Stephen.Clamage at Sun.COM
Sat Sep 16 09:21:25 PDT 2006
Not answering for Guillaume, but interjecting my own comments about
language in a standard:
George Corliss wrote:
> Let me paraphrase to see if I understand. What I hear you saying is that if
> we (the interval community), after due consideration, are unable to decide
> on the best way to handle a situation such as interval(double, NaN), that
> situation should be considered an erroneous program. The way a standard
> specifies "erroneous" is "undefined."
No, that is not correct. Some kinds of "erroneous" programs require
specific behavior from the C++ implementation (the combination of
compiler, linker, and runtime system).
The term "undefined behavior" applies to erroneous programs for which
the standard makes no requirements whatever.
> I had not thought of "undefined" that way before. I have thought of
> "undefined" as a license for the implementer to do whatever she wants,
> without even the obligation to tell me. I have considered "undefined" as
> weaker than "implementation-defined."
"Undefined" is weaker in terms of guarantees to the programmer.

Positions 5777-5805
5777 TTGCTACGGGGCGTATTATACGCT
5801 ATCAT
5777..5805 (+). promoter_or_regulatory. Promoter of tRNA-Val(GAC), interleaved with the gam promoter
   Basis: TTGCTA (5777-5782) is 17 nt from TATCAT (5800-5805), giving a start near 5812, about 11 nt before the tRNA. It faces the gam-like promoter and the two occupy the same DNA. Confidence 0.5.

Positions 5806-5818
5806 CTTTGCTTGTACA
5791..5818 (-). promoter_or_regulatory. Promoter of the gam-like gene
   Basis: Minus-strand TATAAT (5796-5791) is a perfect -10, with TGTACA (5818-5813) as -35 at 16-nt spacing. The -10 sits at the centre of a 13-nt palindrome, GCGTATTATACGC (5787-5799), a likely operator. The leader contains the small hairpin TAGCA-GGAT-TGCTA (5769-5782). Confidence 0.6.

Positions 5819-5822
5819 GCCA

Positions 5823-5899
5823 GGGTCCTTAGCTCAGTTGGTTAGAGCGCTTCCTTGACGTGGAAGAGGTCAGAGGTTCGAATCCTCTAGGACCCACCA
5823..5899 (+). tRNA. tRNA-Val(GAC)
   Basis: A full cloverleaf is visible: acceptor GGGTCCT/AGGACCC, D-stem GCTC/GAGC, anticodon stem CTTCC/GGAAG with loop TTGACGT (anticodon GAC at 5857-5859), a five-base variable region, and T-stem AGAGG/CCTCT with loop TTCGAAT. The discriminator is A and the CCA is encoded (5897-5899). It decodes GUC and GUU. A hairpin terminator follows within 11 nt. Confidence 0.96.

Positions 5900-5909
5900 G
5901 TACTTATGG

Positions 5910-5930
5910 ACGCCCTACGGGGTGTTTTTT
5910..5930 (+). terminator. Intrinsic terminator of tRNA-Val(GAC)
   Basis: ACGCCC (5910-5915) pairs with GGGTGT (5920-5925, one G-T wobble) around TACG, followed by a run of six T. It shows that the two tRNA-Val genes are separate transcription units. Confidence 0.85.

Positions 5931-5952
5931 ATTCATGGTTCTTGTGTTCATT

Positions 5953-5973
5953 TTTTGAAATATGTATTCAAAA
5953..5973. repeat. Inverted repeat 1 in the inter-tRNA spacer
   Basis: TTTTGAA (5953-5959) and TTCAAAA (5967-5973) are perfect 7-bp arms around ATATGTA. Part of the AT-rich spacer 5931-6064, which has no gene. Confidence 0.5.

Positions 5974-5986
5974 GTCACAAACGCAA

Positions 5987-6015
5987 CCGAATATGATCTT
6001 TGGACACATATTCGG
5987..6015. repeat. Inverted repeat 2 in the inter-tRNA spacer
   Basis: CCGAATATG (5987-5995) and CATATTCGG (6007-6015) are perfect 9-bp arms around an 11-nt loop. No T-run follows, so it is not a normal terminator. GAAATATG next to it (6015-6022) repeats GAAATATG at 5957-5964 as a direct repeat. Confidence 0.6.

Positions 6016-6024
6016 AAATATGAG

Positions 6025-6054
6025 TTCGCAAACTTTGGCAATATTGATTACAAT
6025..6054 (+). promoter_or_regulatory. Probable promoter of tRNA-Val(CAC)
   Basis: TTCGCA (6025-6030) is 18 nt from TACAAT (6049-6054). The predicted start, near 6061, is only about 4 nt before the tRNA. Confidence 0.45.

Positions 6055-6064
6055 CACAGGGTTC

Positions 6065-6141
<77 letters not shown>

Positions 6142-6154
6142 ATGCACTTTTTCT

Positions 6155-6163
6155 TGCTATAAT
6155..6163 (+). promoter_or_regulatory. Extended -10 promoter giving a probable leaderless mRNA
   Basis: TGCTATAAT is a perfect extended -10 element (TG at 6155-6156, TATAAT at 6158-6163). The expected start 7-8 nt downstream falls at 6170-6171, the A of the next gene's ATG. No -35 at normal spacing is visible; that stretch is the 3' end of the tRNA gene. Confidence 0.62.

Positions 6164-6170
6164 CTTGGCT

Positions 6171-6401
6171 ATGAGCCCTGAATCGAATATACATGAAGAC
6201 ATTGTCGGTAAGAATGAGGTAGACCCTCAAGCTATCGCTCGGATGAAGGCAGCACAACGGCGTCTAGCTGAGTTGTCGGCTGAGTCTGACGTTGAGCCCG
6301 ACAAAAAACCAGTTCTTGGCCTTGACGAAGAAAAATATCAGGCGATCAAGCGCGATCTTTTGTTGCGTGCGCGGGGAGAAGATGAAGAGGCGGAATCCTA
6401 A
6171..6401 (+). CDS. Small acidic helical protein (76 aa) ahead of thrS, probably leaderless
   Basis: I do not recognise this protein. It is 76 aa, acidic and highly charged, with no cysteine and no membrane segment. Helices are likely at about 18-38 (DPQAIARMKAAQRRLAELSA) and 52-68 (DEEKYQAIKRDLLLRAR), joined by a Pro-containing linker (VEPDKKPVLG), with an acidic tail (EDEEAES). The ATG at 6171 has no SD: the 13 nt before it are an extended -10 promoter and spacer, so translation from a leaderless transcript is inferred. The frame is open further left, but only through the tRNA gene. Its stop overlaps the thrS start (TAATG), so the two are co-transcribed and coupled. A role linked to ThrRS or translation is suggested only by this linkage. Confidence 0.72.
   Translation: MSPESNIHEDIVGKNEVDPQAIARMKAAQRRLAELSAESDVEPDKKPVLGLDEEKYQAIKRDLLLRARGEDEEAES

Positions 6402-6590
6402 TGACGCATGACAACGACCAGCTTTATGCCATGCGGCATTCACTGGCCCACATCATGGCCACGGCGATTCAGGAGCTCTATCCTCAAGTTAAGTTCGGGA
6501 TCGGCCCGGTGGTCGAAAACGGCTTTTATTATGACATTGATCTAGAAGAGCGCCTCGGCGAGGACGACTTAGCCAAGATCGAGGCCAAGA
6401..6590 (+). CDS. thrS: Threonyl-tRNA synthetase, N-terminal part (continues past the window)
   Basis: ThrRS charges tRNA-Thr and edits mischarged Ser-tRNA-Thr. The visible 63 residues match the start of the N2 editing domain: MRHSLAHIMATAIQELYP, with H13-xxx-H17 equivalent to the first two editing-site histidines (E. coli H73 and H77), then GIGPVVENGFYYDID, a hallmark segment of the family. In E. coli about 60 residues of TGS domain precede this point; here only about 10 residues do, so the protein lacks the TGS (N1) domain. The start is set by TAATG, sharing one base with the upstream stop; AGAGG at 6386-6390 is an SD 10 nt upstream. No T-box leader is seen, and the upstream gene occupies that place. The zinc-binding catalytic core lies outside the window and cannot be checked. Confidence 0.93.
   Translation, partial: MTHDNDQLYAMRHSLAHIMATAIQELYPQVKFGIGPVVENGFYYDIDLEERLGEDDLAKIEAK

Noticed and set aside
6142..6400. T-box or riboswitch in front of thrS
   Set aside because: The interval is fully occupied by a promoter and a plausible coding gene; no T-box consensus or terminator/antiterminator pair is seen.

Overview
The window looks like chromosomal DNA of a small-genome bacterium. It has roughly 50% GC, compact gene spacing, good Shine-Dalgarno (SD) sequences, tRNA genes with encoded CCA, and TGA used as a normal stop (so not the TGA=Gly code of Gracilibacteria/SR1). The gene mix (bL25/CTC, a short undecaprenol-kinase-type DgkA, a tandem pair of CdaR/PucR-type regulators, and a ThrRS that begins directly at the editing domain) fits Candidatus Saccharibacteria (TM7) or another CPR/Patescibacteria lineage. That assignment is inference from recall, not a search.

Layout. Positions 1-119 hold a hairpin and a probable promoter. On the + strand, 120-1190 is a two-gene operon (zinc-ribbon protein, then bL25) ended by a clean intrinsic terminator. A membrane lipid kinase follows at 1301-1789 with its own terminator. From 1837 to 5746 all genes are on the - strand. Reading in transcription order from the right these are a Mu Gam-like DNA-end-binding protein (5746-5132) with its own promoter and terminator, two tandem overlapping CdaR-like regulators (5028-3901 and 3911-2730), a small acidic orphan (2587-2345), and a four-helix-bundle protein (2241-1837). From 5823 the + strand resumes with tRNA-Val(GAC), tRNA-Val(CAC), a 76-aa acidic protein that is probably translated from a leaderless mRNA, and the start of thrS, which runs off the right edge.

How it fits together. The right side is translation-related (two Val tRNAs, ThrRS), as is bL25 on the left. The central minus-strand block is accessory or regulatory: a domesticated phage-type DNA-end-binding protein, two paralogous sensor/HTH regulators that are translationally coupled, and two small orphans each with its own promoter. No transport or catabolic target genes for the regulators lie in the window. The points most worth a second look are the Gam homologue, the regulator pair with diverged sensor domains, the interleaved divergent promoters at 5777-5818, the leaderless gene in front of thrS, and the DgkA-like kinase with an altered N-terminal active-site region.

"Undefined" means the programmer can have no expectations.
"Implementation-defined" means the programmer can consult the
documentation to determine what to expect.
"Undefined" is stronger in terms of warning flags in the specification.
"Undefined" means "no programmer should get into this situation."
"Implementation-defined" means "portability may be limited."
> Do you expect undefined situations to be flagged by compilers?
By definition, no check or warning is required for undefined
situtations. The C and C++ standards leave situations undefined if they
are in principle impossible to specify (e.g., isomorphic to the halting
problem), or if they are judged too expensive to require of every
implementation (e.g., detecting references to destroyed objects).
As I noted earlier, an implementation can choose to detect and act on
behavior that the standard says is undefined.
If you want a situation to be flagged by the C++ implementation, it
should be spelled out in the specification, or labeled
"implementation-defined", or possibly "unspecified" with a list of
Steve Clamage, stephen.clamage at sun.com
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